Rilke in LA: On Neeli Cherkovski’s “Hang on to the Yangtze River”

Neeli Cherkovski was predeceased by his father, Samuel Cherry (1913-2009) and his mother, Clare. as well as an uncle, Herman Cherry (1909-1992), who was a well-known abstract expressionist painter. Among other projects, his parents operated a bookstore in San Bernardino when Neeli was growing up. Neeli is survived by nephews and nieces, as well as his long-time partner, Jesse.

Books Poetry

Cross-Strokes: Different Cities, Same Folks

FRIDAY, June 21, 2013

Cross-Strokes: Different Cities, Same Folks

About three years Paul Vangelisti asked if I would be interested in co-editing, with Neeli Cherkovski, an anthology of poets who have lived in both Los Angeles and San Francisco. Both Neeli and I had already edited or co-edited anthologies of Los Angeles poets and Neeli has written several books on poets associated with either Los Angeles or San Francisco. We hadn’t seen each other in years, but a quick telephone conversation established that we would be very comfortable working together on the book, for which I suggested the provisional title of CROSS-STROKES. We had a fair number of conversations on the telephone during the first several months as well as an extended meeting at a coffee house in San Francisco over a year ago and managed to get a manuscript into rough shape by mid-2012. Unfortunately, the project has languished the past nine months. The delay in finalizing the manuscript is primarily due to my employment at a “teaching-intensive” state college. I was delighted to be in touch with Neeli again this morning, however, and to be reviewing representative poems by some of the poets we’ll be including.

When Paul first approached me about this book, I had just finished a 120,000 word draft of HOLDOUTS: The Los Angeles Poetry Renaissance 1948-1992 and was beginning the process of deleting one out of every four pages. Since Paul had published a section of the manuscript in NEW REVIEW OF LITERATURE, he was familiar with several of my arguments, including the notion that the divisive sibling rivalry between San Francisco and Los Angeles is more of a journalistic mirage than most folks familiar with West Coast literature are willing to concede. It makes for lively dinner table talk, but almost never does such a conversation address the question of what it means that all of the following poets have been active as poets in both Northern and Southern California:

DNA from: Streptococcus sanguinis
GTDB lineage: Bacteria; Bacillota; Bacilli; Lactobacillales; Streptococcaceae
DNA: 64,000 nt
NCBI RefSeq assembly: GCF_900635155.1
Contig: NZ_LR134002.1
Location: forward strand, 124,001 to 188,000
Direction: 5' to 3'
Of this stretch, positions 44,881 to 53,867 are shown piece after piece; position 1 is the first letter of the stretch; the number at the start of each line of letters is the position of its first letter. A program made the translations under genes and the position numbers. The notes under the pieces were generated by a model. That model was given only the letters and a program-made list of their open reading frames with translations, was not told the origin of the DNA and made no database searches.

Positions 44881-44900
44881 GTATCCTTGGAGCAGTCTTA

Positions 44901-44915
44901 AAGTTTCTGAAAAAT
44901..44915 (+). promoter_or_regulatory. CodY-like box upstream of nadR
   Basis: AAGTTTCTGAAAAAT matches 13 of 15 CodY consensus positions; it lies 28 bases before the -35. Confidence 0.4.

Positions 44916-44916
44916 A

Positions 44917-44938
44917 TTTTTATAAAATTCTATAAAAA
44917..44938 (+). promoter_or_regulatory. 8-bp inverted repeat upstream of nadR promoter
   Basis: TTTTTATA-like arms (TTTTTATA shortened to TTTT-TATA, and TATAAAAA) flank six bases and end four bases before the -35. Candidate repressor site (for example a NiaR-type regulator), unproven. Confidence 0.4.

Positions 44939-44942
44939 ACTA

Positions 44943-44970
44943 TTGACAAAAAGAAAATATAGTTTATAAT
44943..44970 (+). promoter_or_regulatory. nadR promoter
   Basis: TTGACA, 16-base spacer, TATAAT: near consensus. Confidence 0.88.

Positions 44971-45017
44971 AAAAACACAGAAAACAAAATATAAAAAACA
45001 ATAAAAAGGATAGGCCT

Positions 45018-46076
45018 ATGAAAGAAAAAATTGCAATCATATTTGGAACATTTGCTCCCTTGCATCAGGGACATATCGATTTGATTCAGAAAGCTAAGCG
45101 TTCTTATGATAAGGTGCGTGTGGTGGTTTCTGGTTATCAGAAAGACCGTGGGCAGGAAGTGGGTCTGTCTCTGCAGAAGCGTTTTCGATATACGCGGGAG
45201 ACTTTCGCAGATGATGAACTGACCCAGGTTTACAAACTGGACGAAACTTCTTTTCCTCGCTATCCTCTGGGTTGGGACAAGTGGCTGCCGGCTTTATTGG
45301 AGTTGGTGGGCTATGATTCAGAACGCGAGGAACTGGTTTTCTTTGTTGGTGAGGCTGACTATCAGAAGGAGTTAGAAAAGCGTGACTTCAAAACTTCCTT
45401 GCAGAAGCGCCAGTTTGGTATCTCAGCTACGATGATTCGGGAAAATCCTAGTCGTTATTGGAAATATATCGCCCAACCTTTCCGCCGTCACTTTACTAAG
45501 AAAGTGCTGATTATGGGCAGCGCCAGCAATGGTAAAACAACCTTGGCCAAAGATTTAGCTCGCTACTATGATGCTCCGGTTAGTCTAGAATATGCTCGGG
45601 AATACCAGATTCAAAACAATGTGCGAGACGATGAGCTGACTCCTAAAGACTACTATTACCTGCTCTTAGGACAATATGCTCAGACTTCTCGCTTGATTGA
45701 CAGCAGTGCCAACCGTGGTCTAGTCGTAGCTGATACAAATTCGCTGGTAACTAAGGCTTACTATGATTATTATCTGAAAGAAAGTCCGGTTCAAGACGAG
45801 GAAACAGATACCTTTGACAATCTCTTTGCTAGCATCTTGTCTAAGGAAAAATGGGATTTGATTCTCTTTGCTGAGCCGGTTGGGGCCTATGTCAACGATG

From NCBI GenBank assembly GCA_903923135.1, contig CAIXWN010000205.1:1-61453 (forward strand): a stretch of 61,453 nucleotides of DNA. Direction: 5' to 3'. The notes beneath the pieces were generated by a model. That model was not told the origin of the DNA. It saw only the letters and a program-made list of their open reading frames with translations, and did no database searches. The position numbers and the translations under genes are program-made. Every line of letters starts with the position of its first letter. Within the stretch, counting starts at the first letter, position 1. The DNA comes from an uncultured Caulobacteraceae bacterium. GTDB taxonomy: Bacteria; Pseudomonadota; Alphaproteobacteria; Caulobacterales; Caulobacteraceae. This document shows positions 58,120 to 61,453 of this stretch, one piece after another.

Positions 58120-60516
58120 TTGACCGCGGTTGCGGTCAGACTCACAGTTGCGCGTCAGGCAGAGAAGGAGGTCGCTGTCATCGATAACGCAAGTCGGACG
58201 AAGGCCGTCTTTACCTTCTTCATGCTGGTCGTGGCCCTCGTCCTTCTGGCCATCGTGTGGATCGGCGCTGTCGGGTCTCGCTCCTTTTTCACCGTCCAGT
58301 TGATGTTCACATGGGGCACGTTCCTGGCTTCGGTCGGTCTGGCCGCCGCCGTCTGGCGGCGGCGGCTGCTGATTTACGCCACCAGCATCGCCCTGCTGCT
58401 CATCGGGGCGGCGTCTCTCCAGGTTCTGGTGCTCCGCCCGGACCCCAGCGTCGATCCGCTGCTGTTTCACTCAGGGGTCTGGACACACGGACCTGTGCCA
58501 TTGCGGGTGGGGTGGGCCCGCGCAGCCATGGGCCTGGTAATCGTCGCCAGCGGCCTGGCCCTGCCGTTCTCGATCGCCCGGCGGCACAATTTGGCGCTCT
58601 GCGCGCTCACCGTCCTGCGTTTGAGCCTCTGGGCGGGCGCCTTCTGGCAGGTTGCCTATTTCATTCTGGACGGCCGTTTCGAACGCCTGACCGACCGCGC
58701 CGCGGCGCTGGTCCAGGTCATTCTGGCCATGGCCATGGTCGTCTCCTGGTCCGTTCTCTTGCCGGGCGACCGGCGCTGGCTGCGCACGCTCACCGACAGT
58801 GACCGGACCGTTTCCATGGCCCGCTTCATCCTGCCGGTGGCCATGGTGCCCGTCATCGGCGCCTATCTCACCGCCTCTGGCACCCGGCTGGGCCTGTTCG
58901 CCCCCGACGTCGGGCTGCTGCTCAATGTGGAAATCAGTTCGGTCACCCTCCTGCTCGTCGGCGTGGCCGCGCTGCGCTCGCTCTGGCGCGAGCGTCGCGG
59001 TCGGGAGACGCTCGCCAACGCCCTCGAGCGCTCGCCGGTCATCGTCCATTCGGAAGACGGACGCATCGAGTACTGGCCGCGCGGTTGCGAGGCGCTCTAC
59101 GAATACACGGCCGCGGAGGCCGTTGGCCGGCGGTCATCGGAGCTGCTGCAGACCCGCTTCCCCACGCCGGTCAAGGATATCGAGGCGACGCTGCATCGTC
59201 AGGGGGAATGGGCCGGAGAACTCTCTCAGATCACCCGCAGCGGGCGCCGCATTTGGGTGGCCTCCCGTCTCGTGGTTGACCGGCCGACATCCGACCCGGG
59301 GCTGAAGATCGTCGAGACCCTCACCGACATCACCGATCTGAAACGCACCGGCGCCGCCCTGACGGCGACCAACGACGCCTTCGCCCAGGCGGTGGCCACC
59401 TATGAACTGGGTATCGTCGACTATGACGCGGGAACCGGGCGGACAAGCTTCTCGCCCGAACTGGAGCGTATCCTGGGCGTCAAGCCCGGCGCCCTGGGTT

Bruce Boyd

Tim Donnelly

Sharon Doubiago

Richard Garcia

Jack Hirschman

Lenore Kandel

Stephen Kessler

Lewis MacAdams

Phoebe MacAdams

Nate Mackey

William Margolis

David Meltzer

John Montgomery

Harold Norse

Kevin Opstedal

Stuart Z. Perkoff

Tim Reynolds

Kenneth Rexroth

Doren Robbins

Joe Safdie

Aram Saroyan

Standard Schaefer

John Thomas

Paul Vangelisti

Maw Shein Win


The migration of poets between both cities, in fact, defies the usual expectations. The ratio of poets to total population is much higher in San Francisco, which would tend to suggest that poets prefer Northern California. However, a surprising number of poets who started in Los Angeles, and then spent time up north, have ended up returning to Southern California. Here’s the breakdown of a few of the poets we’re hoping to include in our book and their movement between Los Angeles and San Francisco.


Bruce Boyd, William Margolis, Lewis MacAdams, Phoebe MacAdams, Richard Garcia, Aram Saroyan, and Tim Reynolds



John Thomas, Stuart Z. Perkoff, Joe Safdie, Scott Wannberg



Jack Hirschman, Stephen Kessler, Lenore Kandel, Nate Mackey, Harold Norse, Doren Robbins, David Meltzer

Both Neeli and I hope that the book helps breaks down some of the provincial assumptions that adhere to the notion of regional poetry when it is applied to the West Coast. In a certain way, though, the instigating filter of dual residence for this anthology is just an excuse for us to put together an anthology of poets that Ron Silliman has termed “neglecterinos.” Ask yourself: When was the last time you saw an anthology with a half-dozen of the above poets in it? How many anthologies do you own with even three of the above poets in it? Except for anthologies edited by poets living in Los Angeles at the time their projects were published, The Outlaw Bible of American Poetry is the only volume published after Don Allen’s that comes to mind. Allen’s book included Boyd, Perkoff and Meltzer.

Neeli and I are looking forward to sorting through the manuscripts we’ve been collecting and finishing our work by the end of the summer. With luck, Otis Books/Seismicity Editions will have the volume in print by next Spring.